Editing text has become similarly wretched. Like many geeks, I use an insanely powerful text editor which can do everything I want it to do with just a few keystrokes… but with the layout change, the keystrokes have changed, and the letters themselves are far from intuitive as I try to dredge them up. The whole process hurts, physically and mentally.

By far the worst part, though, is writing. Before the switch, I counted on my typing ability to pretty much keep up with the pace of my inner voice. If I had something sizable to write, I’d type it, edit it, retype it, edit it, and so on. Now, though, writing this entry, I’m barely crawling along. Every few words I bungle a keystroke, swear, go back and fix it, bungle the next word, swear, grimace. After a week of doing typing drills during breaks and evenings, the process is better than it was, and when I remember to under-my-mental-breath say the letter I’m reaching for, I do better than when I relax and try to run automatically… but the difference it makes mentally is striking and unnerving. I feel profoundly stupid. I can’t think more than a sentence ahead; I can neither make my fingers keep up with my train of thought nor take my conscious attention off the keys I’m reaching for right this very instant, so the train slows to a crawl. This week, everything in my life which requires me to type is damp with the same anxiety I had pulling up to an intersection while 15 and a half years old, my left foot hovering over the clutch, my right palm sweaty as I tried to remember the sequence: foot-off-the-brake-and-onto-the-gas-and at-the-same-time-start-finessing-the-clutch-and oh-don’t-mistake-third-for-first-and crap-isn’t-that-a-city-bus-pulling-up-behind-me. Coworkers who interact with me primarily via email and text chatting start asking if I’m still there as I struggle to finish a sentence I could have sent five times over in the same time, last week. The horrible grinding sound of a mishandled clutch, and then the inevitable honking begins.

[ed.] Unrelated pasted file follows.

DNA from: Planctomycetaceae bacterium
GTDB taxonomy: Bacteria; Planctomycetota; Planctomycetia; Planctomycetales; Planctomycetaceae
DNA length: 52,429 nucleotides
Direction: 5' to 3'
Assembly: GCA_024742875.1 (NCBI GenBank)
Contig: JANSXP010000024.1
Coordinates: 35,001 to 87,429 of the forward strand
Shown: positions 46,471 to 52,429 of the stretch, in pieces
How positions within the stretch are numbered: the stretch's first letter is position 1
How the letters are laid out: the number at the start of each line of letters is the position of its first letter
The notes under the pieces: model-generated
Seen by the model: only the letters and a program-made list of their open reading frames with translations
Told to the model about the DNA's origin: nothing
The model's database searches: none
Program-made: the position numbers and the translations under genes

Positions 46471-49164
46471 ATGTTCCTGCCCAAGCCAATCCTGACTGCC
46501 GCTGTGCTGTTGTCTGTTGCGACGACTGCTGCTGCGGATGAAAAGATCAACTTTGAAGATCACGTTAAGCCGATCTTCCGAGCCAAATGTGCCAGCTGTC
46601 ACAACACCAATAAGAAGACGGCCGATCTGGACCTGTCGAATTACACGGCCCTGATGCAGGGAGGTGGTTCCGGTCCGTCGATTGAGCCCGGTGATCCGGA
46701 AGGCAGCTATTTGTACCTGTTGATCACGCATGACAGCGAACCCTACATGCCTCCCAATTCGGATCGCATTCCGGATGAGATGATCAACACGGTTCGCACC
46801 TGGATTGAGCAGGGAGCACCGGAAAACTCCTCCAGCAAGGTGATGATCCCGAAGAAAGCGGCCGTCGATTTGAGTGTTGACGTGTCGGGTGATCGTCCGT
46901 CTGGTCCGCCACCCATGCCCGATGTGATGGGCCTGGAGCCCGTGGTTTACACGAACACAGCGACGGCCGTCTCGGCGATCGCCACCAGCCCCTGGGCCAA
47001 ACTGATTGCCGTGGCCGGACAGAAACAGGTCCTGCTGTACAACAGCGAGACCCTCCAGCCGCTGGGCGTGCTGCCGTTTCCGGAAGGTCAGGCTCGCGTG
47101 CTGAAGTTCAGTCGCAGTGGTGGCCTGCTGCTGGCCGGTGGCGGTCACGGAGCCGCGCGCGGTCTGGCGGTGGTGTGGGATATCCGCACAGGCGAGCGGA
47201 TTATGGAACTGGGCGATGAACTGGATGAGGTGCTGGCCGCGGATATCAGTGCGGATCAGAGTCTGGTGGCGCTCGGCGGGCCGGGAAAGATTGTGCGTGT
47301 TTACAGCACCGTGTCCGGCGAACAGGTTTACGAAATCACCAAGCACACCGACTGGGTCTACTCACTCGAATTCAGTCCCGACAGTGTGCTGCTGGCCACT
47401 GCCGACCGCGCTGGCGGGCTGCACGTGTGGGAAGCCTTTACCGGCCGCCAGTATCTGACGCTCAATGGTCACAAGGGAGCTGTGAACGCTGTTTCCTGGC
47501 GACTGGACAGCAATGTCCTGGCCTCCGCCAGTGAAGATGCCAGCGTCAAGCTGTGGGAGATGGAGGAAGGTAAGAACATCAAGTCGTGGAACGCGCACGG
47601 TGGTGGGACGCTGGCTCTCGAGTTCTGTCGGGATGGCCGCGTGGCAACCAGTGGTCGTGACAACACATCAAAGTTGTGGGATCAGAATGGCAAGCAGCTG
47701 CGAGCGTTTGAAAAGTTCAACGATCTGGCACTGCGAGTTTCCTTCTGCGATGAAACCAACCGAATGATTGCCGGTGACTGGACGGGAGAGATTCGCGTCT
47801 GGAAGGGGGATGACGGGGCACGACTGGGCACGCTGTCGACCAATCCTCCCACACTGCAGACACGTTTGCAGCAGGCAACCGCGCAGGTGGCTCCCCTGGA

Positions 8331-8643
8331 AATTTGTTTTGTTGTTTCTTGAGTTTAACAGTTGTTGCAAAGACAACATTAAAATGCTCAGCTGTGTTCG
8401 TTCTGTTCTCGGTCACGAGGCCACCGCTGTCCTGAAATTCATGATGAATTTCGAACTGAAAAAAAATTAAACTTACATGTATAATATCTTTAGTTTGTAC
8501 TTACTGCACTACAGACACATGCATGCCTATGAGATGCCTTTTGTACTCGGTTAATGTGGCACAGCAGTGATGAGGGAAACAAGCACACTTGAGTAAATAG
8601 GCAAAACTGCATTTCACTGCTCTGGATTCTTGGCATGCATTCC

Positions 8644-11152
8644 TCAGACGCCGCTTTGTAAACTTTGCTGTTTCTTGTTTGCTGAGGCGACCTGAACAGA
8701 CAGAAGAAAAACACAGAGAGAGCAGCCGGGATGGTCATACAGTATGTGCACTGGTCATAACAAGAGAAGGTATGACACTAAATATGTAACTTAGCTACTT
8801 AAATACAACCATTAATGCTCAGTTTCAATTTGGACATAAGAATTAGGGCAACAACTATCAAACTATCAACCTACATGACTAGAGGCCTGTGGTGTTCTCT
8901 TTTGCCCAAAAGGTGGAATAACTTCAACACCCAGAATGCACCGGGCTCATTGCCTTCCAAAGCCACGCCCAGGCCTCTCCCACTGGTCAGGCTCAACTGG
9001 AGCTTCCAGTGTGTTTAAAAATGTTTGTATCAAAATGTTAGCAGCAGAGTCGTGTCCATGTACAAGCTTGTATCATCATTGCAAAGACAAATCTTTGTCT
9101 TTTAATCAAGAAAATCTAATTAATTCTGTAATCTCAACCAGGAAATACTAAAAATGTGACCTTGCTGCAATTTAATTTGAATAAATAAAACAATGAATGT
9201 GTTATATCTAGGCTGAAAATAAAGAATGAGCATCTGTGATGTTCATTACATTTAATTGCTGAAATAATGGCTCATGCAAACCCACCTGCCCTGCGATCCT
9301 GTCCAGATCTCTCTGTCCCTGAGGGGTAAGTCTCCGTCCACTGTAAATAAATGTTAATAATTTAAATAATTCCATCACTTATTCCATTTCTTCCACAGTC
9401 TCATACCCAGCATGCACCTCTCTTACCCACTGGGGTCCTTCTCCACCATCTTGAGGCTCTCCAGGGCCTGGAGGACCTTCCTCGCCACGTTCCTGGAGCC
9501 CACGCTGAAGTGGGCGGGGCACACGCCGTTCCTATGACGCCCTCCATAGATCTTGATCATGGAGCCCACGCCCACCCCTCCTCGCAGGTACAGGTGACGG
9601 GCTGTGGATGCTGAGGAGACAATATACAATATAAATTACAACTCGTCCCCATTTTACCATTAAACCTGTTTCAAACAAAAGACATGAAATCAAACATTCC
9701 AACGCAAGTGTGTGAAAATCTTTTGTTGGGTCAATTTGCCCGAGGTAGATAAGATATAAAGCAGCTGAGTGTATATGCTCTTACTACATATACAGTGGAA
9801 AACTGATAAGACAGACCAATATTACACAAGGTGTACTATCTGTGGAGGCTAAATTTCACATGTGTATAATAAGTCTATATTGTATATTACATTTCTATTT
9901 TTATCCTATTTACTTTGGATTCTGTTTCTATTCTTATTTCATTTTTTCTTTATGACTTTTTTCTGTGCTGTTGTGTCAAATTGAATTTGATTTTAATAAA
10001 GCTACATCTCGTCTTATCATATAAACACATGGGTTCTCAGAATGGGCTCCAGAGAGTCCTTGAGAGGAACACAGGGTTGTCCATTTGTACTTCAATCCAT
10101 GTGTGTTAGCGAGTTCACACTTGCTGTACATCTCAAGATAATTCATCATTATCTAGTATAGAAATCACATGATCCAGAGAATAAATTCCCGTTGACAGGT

I’m scared that I might have made a mistake in deciding to switch back. I probably could have hunted and pecked my way through the GRE, and past that, counted on being able to get access to a Dvorak layout on most of the public computers I’d need to use in school. (Windows and MacOS have had built-in Dvorak support for years.) I’m scared that it’s going to take a long, long time to get my writing fluidity back, and since I’ve got application essays due in a month and a half, that the essays will be just as slow and pedestrian as I feel right now. Worse, I’m scared that my brain’s not as plastic at 33 as it was at 23, and that my ease on a keyboard will never return, that I’ve hopelessly and permanently muddied my mental waters with my experimentation.

But having invested a week of pain in the process of trying to switch back, I’m not going to give up now. I set out this morning to write an entry here, and write it I have. Practice will make, if not perfect, at least better. (Eventually. I hope.) I’ll keep on with the typing drills and remembering a then-strange phenomenon while taking a typing class in high school: every day we learned a little bit more of the keyboard and drilled on it, usually pretty poorly. The next day, we’d start the class with the same drills, and without even having practiced them, we’d all do much better that we had the day before. It just needed some time to sink in.